Homesick James and His Dusters “Somebody Been Talkin'” from Chicago / The Blues / Today!, Vol. 2 (Vanguard 1989) —Homesick James was also well known by Ron Edwards. Homesick James and J.B. Hutto are masters of Chicago electric slide blues guitar, and sing some mighty powerful vocals.Buy it!
Homesick James and His Dusters “So Mean to Me” from Chicago / The Blues / Today!, Vol. 2 (Vanguard 1989)Buy it!
The Animals “Worried life blues” from The Most Of The Animals (EMI Records) —Next stop on the tour: across the Atlantic to the British Isles. Here are four cuts from 60s Brit Invasion rock bands who did fine blues. Here's a Sleepy John Estes tune covered by the Animals in 1965.Buy it!
The Rolling Stones “I Want to Be Loved” from Singles Collection: The London Years (Remastered) (ABKCO 2005) —The Stones started their musical life as a BLUES band. Here they are covering a Willie Dixon tune (recorded 1963).Buy it!
John Mayall's Bluesbreakers “All Your Love” from Eric Clapton (Polydor) —In my opinion, all four of these British cuts, as blues, stand up very well to the test of time. Eric Clapton plays guitar on this cut, which is a cover of an Otis Rush song. (1966)Buy it!
Them “Baby Please Don't Go” from Good Morning, Vietnam - Original Motion Picture Soundtrack (A&M Records) —"Them" were an Irish rock and roll band with a young Van Morrison as lead singer. Here, they are covering a Big Joe Williams tune. As a young teenager in the mid 60s, I first heard the blues as reflected back across the Atlantic by Brit invasion bands.Buy it!
Slim Harpo “Still Rainin' in My Heart” from The Real Excello R&B (Excello/Ace) —Next stop on the tour: Louisiana, for three classic swamp blues recordings from the Excello Records catalog.Buy it!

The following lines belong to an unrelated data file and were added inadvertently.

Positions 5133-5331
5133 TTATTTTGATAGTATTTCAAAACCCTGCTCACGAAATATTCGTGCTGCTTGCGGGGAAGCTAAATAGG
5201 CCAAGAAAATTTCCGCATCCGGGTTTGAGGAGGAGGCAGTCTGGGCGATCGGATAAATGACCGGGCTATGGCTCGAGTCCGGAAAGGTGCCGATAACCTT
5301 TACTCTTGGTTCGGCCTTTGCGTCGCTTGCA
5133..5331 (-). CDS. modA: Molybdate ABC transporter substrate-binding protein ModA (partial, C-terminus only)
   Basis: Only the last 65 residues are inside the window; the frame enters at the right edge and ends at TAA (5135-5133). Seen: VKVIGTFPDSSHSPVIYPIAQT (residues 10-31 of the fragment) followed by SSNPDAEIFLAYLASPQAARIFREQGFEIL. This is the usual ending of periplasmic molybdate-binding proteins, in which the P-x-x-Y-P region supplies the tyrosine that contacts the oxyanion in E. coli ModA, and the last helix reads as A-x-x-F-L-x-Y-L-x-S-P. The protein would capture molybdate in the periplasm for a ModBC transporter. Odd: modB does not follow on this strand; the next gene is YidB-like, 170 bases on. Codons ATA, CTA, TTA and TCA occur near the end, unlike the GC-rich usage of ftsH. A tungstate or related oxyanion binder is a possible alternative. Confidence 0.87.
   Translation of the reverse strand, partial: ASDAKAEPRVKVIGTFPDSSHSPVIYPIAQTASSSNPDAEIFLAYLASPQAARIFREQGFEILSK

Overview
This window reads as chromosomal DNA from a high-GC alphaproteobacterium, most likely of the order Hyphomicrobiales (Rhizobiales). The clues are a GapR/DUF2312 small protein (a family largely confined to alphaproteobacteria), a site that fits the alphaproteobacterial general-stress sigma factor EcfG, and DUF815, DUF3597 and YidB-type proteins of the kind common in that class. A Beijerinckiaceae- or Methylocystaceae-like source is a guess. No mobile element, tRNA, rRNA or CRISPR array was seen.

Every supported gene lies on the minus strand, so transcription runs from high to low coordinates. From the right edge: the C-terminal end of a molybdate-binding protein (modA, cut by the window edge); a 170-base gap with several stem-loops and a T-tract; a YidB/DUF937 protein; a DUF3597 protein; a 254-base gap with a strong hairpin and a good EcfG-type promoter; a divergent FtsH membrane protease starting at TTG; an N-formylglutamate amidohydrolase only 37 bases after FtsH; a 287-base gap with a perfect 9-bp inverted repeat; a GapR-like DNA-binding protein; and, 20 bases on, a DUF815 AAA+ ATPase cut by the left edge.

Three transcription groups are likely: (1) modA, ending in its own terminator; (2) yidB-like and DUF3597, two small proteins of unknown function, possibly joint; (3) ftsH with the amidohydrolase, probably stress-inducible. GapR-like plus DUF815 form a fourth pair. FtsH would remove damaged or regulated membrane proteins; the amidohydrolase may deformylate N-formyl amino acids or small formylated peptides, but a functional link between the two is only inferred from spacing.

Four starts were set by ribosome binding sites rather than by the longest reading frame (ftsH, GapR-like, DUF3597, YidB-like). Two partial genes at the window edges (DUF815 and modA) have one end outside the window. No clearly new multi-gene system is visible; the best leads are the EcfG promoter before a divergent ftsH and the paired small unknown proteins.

Lonesome Sundown “My house is a prison” from The Best of Excello Records (Excello)Buy it!
Lazy Lester “I Hear You Knockin'” from The Best of Excello Records (Excello)Buy it!
Dave Herrero “Halo” from Austin to Chicago (self-release 2008) —Next tour stop: Texas, for three Texas shuffle blues. "Shuffle" blues is mid to up-tempo blues which invites you to jump out of your seat and shuffle your feet! Texas shuffle has a simple but strong rhythmic pattern, and personally, I can't get enough!Buy it!
W. C. Clark “Midnight hour blues” from Crucial Texas Blues (Alligator) —W.C. Clark taught Stevie Ray Vaughan a few things, as I understand.Buy it!
Smokin' Joe Kubek Band featuring Bnois King “Don't touch her” from Got My Mind Back (Bullseye Blues www.rounder.com) —Smokin' Joe and Bnois King show up in St. Louis once a year or so. They are a must-see!Buy it!
Tommy Bankhead “It Ain't Right” from Message to St. Louis (Fedora Records 2000) L —I'm finishing up our blues tour back in St. Louis. Here is one cut each from Tommy Bankhead and Bennie Smith. Sadly, we lost both of these exemplars of St. Louis blues guitar in recent years.Buy it!
Bennie Smith “Buddah-Ba” from Shook Up (Fedora 2001)Buy it!
Marquise Knox “Soul searchin' shuffle” from Rise Up Now! (Night Train Publishing) L —Last cut: from St. louis' 20 year old blues prodigy, Marquise Knox. Tune in next week and look for Ron Edwards to be back in air room!Buy it!
Like everything else, times are approximate.